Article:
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S.A. v. Pittsburgh Public School District

Commonwealth Court of Pennsylvania

May 1, 2017

S.A., a minor, by her father H.O.
v.
Pittsburgh Public School District, Appellant

          Argued: April 4, 2017

          BEFORE: HONORABLE P. KEVIN BROBSON, Judge, HONORABLE PATRICIA A. McCULLOUGH, Judge, HONORABLE MICHAEL H. WOJCIK, Judge.

          OPINION

          PATRICIA A. McCULLOUGH, Judge.

         Pittsburgh Public School District (District) appeals from the August 29, 2016 order of the Court of Common Pleas of Allegheny County (trial court) granting the appeal of S.A. and reversing the decision of the Board of Directors for the District (Board) to expel her from school for a period of one year. The discrete issue presented on appeal is whether a sharpened pencil constitutes a "weapon" as that term is defined by Rule #6 of the District's Code of Student Conduct (Rule #6). We conclude that it does not and affirm. The basis for our decision is that a pencil is not remotely comparable to the items expressly enumerated as a "weapon" in Rule #6, namely a "knife, cutting instrument, cutting tool, explosive, mace, nunchaku, firearm, shotgun, [or] rifle, "[1] and therefore does not fit within the prohibitory class of objects.

         Facts/Procedural History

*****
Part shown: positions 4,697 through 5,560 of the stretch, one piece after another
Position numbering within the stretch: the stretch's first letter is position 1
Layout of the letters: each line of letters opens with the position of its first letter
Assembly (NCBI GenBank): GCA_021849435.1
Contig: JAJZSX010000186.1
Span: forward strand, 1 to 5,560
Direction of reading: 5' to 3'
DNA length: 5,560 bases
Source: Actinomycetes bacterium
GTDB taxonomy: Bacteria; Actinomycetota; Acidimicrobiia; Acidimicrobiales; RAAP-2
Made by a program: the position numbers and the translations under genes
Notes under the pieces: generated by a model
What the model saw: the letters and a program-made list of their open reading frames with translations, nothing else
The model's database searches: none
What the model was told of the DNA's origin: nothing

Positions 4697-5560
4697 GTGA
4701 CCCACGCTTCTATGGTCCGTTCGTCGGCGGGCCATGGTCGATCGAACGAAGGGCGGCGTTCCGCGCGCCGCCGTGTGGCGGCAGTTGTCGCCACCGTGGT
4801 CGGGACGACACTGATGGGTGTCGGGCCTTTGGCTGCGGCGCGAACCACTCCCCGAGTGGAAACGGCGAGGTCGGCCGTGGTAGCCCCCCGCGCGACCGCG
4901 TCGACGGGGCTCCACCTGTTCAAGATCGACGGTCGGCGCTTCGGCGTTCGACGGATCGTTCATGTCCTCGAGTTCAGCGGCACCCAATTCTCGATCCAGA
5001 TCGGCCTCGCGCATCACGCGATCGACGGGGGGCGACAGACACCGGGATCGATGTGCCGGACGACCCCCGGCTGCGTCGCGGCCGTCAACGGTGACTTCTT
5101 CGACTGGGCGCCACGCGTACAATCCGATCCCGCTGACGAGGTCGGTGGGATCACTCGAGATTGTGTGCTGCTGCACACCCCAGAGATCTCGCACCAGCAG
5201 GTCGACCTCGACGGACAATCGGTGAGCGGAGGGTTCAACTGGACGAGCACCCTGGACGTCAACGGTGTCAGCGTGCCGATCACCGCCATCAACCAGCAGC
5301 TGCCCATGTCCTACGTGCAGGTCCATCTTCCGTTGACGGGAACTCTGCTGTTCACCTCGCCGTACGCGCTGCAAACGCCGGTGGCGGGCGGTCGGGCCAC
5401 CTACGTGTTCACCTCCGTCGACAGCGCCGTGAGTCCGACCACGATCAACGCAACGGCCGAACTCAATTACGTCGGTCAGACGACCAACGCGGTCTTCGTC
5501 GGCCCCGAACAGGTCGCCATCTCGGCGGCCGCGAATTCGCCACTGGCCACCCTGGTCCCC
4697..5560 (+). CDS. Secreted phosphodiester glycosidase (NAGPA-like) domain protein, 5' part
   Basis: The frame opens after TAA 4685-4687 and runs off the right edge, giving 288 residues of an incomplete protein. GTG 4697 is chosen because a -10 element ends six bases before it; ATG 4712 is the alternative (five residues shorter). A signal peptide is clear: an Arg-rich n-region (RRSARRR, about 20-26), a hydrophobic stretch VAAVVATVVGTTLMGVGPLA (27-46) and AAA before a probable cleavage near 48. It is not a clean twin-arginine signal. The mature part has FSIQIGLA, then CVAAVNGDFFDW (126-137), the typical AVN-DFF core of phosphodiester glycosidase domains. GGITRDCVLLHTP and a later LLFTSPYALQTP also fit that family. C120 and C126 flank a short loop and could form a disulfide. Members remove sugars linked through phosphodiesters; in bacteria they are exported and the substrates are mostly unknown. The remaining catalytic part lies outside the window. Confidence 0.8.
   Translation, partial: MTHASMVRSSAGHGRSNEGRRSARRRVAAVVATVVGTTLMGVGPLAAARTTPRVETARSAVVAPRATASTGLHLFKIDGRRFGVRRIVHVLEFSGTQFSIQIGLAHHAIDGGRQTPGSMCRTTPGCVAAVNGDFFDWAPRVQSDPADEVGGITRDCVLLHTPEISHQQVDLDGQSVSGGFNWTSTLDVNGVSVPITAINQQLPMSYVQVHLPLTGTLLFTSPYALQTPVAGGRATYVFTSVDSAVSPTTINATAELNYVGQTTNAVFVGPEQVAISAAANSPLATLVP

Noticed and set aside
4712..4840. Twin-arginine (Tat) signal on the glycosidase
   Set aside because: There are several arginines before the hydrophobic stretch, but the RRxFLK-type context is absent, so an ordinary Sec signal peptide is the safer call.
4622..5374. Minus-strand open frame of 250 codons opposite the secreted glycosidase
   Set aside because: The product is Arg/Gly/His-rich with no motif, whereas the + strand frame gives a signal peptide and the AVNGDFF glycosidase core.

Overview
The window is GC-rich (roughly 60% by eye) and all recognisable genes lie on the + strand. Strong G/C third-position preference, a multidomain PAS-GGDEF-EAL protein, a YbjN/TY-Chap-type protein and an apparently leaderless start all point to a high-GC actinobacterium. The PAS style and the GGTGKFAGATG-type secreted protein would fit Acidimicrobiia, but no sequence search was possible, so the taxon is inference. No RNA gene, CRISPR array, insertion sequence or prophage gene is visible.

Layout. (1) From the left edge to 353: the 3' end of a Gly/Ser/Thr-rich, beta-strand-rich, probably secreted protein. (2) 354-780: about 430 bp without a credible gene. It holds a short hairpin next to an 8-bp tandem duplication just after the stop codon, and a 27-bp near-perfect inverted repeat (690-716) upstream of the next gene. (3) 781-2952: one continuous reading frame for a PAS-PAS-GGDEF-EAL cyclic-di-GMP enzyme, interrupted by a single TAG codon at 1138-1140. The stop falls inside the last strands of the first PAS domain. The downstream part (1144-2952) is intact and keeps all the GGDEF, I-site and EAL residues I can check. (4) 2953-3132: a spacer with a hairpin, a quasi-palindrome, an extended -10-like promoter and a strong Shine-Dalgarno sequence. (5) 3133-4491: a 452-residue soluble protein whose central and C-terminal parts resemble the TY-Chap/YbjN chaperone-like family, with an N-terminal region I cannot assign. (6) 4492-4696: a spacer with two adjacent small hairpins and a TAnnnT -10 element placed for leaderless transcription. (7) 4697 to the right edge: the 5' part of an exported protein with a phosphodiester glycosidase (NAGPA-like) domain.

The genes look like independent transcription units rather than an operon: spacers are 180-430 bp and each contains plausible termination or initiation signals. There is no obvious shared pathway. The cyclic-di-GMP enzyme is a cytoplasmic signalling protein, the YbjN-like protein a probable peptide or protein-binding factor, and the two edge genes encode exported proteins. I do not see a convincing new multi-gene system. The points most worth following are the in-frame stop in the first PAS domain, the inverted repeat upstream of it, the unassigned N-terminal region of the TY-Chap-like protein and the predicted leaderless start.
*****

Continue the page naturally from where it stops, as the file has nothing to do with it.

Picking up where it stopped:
At the time of the incident in question, S.A. was a 14-year-old student in the 10th grade at Barack Obama International Academy in Pittsburgh. On May 9, 2016, S.A. was sitting in class when a student threw a cap to a cologne bottle at her, and S.A. retrieved the cap from the floor. The student who threw the cap was not the owner of the cologne bottle. The student who owned the cologne bottle approached S.A. and attempted to retrieve the cap, but S.A. refused to return it. After the student repeated his requests that the cap be returned, S.A. stated that if he continued his requests, she would stab him with her pencil. Thereafter, S.A. stabbed the student multiple times in the neck with a sharpened pencil. The victim sustained injures to the side and back of his neck, was treated by the school nurse (apparently with gauze pad coverings), and left school for the day. The nurse stated that the injuries could have been much worse if the pencil point had punctured one of the student's arteries. (R.R. at 34a, 42a, 63a, 72a-73a 138a-40a.)

         The School District charged S.A. with violating Rule #6, which is modeled after and required by subsections 1317.2(a), (b), and (g) of the Public School Code of 1949 (School Code).[2] In pertinent part, Rule #6 provides:

6. WEAPONS AND DANGEROUS INSTRUMENTS:
A student shall not possess, handle or transmit a weapon while on any school property, while at any school-sponsored or approved activity or while walking or being transported in any manner to or from a school or school-sponsored or approved activity.
The term "weapon, " as used in this Code of Student Conduct shall include but shall not be limited to any knife, cutting instrument, cutting tool, explosive, mace, nunchaku, firearm, shotgun, rifle and any other tool, instrument or implement capable of inflicting serious bodily injury . . . .

(R.R. at 95a.)[3] Rule #6 further states that a student who violates it will be expelled for one year and vests the Superintendent with discretion to recommend a less severe discipline on a case-by-case basis. Id.

         Following an informal hearing held on May 17, 2016, the District sent S.A. and her parent a notice of determination letter informing them that a formal disciplinary hearing would be scheduled. The Board subsequently appointed a hearing officer who convened a hearing on May 26, 2016.